Yogurt Is Not Safe How To Prepare At Home

I am not speaking about Yogurt in its original form.

The Yogurt sold across the counter by multi national. Companies.


They contain chemicals harmful to health.

Preparation of Yogurt at Home is very simple.

There is no necessity of buying it at the cost of your Life,

Boil 500 ml of Milk , cool it to bearable warmth for hands.

Add three table spoonful of Curd.

Keep this in a Warm place for about 12 hours.

For colder climates, have this done in the morning for use the next morning.

That’s all.

For preparing anew see the Curd  yo have prepared already.

This is a cycle.

Ensure that the Curd has not turned sour.



Yogurt, by definition, only needs to include curdled milk and cultures, but the cold, hard truth is that many fro yo brands are loaded with hard-to-pronounce ingredients and sugar.

“The fact that there’s yogurt in the name in no way exonerates what’s in your cup,” says David Katz, M.D., founding director of the Yale University Prevention Research Center. “It’s not an alternative to yogurt, it’s an alternative to ice cream.”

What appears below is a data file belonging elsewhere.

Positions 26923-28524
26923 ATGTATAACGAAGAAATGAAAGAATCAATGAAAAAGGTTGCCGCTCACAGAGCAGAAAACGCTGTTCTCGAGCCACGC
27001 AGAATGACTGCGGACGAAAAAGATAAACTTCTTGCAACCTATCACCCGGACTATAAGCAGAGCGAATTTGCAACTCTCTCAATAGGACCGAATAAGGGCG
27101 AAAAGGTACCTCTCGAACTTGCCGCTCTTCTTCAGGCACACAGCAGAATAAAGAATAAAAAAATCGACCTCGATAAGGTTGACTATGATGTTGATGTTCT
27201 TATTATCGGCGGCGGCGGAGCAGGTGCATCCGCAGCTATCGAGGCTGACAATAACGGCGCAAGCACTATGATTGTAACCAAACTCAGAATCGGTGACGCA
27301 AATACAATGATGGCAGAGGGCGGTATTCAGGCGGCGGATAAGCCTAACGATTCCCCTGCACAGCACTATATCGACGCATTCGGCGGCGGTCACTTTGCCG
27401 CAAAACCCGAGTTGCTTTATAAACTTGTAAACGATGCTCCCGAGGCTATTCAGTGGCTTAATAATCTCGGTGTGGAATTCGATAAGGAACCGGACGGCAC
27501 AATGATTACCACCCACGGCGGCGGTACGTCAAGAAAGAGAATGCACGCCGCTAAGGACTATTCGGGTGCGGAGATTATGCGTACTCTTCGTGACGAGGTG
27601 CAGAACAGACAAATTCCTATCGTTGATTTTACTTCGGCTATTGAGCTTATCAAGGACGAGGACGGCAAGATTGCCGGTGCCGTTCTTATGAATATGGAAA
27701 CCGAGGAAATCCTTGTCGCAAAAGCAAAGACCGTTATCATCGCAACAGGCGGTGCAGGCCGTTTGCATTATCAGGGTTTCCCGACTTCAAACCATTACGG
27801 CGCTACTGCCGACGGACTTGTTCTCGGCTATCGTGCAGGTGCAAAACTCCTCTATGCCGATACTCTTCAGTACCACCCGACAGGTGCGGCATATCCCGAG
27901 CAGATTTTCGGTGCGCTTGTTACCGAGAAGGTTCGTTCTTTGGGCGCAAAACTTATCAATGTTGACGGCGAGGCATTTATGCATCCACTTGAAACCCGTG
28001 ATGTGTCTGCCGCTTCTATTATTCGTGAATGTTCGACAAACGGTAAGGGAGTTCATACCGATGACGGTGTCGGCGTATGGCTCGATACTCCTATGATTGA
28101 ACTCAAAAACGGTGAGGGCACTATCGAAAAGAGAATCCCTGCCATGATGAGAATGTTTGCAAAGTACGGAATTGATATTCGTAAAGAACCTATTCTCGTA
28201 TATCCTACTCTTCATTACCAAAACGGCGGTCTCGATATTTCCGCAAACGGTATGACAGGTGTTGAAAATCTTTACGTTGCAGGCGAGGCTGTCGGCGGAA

Of the six national chains we surveyed for the video above, we came across additives like guar gum, maltodextrin, sodium citrate, cellulose gum, disodium phosphate and propylene glycol monoesters to name just a few don’t-sound-like-food ingredients. Some contained carrageenan, a thickening agent derived from red seaweed that has been associated with adverse health effects, albeit hardly conclusive at this point. “The science isn’t easy to sort out,” says Marion Nestle, Ph.D., a professor of nutrition, food studies and public health at New York University, of carrageenan. “If it’s a worry, it’s easily avoided since it’s labeled on food packages.”

Several of the frozen yogurt cups also contain both artificial and natural ingredients — the former is chemically made, while the latter comes from some place in nature (though not necessarily something you’d typically think of as food; for example, some natural berry flavors might come from castoreum, an extract from beaver perineal glands).

“There’s every reason to think that adding chemicals to foods that aren’t really part of food per se has the potential to do some harm,” Katz says. “We and food have interacted for all the time we’ve been on the planet.” We’ve only interacted with chemicals, on the other hand, for a span of decades. While the empirical evidence is limited at this point, he recommends curtailing the consumption of artificial ingredients as a precaution.



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